15. The Trouble with Texas16. Slave Power Paranoia; 17. From Uncle Tom to John Brown; 18. The Real Uncle Tom and the Unknown South He Helped Create; 19. Free Soil for Free (White) Men; 20. The Whole World Is Watching; 21. An Ex-President Tries to Save the Union; 22. The Anguish of Robert E. Lee; 23. The End of Illusions; 24. The Third Emancipation Proclamation; 25. The Hunt After the Caption; Epilogue: Lincoln's Visitor; Acknowledgments; Notes; Index

A distinguished historian and popular author explores why the United States became the only nation in the world to fight

Description based upon print version of record.

Reviews provided by Syndetics

Library Journal Review

With the premise that the United States was the only nation to fight a large-scale war to end slavery, prolific popular historian Fleming (The Intimate Lives of the Founding Fathers) attempts to explain why we went about abolishing slavery in that way. Behind his approach is the idea that it need not have taken a war. He locates radical abolition in the North, stirring up hatred for Southern white men, and Southerners' irrational fear of race wars owing to what happened in Saint-Domingue (now Haiti) as "diseases in the public mind" that were morally culpable for the tragedy of the Civil War. Many readers will find Fleming's criticism of abolitionist heroes such as William Lloyd Garrison, along with his nuanced position on Southern slavery, controversial. They may also locate factual errors (e.g., references to West Virginia in the 1820s long before it existed as a separate state). The author's distinction between "pilgrims" and "puritans" when describing New England culture is muddied. Finally, he ignores one of the most obvious reasons for why it took a civil war to end slavery in the United States: geography. Slavery was a sectional issue here; it did not exist as such in other nations. VERDICT Not recommended.-Michael Farrell, Reformed Theol. Seminary, Orlando, FL (c) Copyright 2013. Library Journals LLC, a wholly owned subsidiary of Media Source, Inc. No redistribution permitted.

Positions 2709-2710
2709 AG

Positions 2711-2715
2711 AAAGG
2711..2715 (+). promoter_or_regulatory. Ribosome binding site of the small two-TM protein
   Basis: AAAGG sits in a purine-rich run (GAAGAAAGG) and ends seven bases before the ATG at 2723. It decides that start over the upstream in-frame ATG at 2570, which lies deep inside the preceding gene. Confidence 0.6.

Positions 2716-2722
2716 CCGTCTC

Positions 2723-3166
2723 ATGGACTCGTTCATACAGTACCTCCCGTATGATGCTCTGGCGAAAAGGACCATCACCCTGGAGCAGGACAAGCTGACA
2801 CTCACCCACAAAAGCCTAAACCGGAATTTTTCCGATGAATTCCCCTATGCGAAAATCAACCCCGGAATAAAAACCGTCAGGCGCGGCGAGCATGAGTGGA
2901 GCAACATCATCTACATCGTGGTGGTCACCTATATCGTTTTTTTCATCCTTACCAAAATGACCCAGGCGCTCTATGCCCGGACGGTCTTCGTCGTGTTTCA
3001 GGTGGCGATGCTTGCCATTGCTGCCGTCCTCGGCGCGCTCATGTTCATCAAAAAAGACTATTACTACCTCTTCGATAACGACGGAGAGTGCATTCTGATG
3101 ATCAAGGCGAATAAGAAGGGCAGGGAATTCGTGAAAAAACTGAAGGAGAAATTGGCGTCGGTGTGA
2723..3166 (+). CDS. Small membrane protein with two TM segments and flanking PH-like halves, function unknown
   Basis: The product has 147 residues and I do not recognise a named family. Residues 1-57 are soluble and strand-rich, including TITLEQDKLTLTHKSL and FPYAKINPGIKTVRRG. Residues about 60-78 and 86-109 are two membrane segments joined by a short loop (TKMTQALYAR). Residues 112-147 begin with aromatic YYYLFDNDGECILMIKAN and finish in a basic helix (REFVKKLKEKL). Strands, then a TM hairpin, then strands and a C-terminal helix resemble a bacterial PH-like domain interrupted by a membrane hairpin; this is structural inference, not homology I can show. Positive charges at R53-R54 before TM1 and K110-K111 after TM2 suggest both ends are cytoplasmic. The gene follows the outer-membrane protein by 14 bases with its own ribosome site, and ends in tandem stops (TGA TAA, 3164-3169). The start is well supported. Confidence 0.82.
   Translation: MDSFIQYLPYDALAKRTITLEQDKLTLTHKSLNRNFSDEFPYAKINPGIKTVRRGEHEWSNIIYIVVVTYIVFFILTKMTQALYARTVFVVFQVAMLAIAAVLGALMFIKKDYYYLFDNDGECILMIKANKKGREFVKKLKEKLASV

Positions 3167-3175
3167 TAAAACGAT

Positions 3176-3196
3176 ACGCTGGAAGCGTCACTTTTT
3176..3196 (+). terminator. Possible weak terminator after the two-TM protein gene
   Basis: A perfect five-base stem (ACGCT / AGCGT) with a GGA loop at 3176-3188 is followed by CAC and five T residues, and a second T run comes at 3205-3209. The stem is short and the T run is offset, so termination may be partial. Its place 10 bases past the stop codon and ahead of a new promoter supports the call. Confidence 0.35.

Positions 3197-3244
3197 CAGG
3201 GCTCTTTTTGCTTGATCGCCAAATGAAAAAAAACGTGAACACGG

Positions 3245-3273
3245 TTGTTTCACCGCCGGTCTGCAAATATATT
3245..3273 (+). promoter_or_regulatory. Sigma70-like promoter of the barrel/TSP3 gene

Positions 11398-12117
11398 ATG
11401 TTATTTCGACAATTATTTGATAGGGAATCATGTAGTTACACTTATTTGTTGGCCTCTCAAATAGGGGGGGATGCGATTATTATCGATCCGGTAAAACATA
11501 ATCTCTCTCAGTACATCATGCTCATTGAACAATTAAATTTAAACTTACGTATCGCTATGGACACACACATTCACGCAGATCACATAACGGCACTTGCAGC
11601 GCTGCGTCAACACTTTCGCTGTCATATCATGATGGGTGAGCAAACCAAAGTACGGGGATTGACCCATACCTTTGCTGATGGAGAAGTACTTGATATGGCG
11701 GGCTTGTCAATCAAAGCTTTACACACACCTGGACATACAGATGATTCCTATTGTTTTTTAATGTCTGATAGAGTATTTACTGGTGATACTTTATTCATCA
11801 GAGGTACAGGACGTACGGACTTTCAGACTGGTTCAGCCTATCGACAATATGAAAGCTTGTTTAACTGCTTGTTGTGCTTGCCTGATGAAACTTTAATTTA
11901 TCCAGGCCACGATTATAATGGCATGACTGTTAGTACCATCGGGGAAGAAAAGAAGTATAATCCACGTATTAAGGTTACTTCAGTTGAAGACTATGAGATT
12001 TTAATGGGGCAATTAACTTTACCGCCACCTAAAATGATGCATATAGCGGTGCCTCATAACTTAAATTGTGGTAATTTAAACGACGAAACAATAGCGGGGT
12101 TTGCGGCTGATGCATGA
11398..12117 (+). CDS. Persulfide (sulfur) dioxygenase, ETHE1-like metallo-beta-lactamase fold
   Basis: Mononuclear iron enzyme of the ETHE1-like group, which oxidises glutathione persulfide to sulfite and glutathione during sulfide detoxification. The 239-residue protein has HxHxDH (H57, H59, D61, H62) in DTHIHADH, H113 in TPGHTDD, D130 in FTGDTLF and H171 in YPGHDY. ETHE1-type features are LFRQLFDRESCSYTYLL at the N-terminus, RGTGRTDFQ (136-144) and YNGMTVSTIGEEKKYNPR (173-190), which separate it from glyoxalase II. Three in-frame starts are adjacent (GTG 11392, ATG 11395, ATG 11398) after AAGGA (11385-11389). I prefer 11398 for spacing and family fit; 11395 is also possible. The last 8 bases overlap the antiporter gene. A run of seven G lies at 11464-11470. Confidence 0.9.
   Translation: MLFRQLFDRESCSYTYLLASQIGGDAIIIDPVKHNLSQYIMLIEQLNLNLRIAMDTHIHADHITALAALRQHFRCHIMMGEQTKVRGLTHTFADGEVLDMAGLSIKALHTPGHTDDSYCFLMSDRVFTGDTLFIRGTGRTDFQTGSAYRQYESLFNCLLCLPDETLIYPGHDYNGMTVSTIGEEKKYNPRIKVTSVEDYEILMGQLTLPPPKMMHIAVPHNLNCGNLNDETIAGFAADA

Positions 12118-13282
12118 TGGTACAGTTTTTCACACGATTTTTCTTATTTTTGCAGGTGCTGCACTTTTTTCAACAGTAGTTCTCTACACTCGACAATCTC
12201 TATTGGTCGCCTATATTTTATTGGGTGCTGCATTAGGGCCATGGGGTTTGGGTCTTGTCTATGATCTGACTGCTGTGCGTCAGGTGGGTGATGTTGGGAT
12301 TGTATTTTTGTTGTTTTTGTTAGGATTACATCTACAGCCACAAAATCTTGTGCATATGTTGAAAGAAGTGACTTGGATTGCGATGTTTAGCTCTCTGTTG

Author notes provided by Syndetics

Thomas James Fleming was born in Jersey City, New Jersey on July 5, 1927. During World War II, he served on the cruiser Topeka. He graduated from Fordham University in 1950. He worked as a reporter for The Herald-Statesman in Yonkers and as the executive editor of Cosmopolitan magazine. In 1958, he was asked to write an article for Cosmopolitan about the Battle of Bunker Hill. This assignment led to his writing his first non-fiction book Now We Are Enemies. <p> He wrote almost 50 fiction and non-fiction books during his lifetime. His novels include All Good Men, The Officers' Wives, and Dreams of Glory. His non-fiction book included Duel: Alexander Hamilton, Aaron Burr and the Future of America; The Intimate Lives of the Founding Fathers; The Great Divide: The Conflict Between Washington and Jefferson That Defined a Nation; and The Strategy of Victory: How General George Washington Won the American Revolution. In 2005, he wrote a memoir entitled Mysteries of My Father. He died on July 23, 2017 at the age of 90. <p> (Bowker Author Biography)